Sam Durant has been interested in Native American history and politics since he was a young boy growing up in Boston, so it was no surprise when he decided to focus his residency project on that specific Twin Cities community. The American Indian Movement (AIM), a civil-rights group, was founded in Minneapolis, and helped spark the creation of public charter schools dedicated to teaching Native American history and culture. One of those, the Heart of the Earth Survival Charter School in Minneapolis, was the first school approached by Durant, who wanted to record the voices, thoughts, and rhythms of Native American youths. The artist also worked closely with media students at the Four Directions Charter School in North Minneapolis.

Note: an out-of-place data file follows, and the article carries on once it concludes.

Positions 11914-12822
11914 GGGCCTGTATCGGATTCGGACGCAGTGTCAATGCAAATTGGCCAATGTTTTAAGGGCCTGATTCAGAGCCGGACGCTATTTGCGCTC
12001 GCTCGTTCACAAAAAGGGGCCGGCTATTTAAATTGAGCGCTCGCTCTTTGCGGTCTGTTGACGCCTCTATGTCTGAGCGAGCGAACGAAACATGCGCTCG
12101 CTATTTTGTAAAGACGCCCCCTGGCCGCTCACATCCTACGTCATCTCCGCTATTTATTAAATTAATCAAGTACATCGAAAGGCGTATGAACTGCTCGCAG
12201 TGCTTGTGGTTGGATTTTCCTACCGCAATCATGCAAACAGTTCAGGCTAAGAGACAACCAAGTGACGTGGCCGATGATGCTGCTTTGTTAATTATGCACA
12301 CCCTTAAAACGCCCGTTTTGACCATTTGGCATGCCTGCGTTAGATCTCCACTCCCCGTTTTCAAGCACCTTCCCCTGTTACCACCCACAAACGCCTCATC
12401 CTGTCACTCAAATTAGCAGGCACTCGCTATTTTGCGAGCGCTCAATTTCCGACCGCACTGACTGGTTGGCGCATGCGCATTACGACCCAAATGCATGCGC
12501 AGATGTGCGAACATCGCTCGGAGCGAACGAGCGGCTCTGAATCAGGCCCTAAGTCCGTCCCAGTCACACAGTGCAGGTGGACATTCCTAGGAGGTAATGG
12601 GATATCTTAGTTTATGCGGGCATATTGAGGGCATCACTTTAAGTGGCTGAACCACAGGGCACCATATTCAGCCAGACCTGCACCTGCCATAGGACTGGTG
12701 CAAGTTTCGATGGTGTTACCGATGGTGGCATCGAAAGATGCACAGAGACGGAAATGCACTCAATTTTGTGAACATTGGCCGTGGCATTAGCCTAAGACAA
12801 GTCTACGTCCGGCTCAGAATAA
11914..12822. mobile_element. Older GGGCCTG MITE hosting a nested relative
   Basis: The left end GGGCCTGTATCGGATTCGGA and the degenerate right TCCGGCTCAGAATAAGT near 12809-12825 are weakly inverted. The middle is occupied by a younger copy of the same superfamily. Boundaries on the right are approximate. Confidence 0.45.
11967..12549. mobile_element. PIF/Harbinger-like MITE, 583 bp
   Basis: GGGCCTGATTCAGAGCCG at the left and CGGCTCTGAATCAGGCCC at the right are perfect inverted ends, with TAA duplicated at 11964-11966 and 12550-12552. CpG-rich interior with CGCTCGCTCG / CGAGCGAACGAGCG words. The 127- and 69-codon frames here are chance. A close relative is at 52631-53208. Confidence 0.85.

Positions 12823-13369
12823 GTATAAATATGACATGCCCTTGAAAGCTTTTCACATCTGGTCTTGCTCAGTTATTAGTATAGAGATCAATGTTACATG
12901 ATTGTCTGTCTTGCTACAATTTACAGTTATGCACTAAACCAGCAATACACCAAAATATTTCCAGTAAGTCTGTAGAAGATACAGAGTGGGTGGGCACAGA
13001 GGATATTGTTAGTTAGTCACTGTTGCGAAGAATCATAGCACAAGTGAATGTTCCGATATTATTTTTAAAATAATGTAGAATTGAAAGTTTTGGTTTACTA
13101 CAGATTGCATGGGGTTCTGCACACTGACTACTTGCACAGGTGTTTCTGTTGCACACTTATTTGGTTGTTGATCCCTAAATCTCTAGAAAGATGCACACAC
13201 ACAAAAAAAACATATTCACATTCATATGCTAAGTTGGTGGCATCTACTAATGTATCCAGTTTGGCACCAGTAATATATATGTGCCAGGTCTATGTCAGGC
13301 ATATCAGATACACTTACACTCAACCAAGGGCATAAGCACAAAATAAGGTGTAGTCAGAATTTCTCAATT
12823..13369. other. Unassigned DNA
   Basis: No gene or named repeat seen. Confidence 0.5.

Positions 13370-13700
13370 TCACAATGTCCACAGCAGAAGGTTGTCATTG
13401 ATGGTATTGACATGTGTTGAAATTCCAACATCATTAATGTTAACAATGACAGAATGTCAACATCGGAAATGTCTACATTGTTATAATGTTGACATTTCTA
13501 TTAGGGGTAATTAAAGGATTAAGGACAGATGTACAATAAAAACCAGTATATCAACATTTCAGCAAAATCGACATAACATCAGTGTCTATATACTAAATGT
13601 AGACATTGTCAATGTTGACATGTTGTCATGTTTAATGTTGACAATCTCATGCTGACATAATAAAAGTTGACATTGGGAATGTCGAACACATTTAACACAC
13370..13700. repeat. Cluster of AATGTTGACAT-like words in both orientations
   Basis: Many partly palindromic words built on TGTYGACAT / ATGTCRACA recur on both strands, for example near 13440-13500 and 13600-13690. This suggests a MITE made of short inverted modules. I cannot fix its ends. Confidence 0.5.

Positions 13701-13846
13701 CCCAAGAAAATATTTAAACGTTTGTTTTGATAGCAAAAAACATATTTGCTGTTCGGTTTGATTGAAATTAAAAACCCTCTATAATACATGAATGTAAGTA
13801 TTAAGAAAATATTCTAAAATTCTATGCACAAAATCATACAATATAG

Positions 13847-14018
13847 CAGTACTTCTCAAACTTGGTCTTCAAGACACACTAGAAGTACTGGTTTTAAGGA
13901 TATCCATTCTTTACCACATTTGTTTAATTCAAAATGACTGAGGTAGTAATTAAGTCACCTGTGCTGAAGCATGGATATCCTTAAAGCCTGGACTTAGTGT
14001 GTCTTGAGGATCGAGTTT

Rather than simply taking a reverential stance toward the past, Durant used a simple microphone to capture and amplify the powerful contemporary voices of an often-invisible population. The students shared their rapping skills, poetry, and traditional folktales as well as their thoughts about contemporary issues such as the joys of basketball and the negative impact of drug addiction, alcoholism, and prison time. Behind this raw sound, Durant added pulsing beats like those heard on many of the radio stations popular with teens. He also captured the spirit of the past as it lives in the present during powerful drumming sessions at the Heart of the Earth and the Little Earth Community Powwow. These segments serve as regular punctuation on the projectís resulting thirty-minute soundscape, which sonically enveloped Durantís sculpture Direction through Indirection (Bronze Version)
in the Minneapolis Sculpture Garden. . . .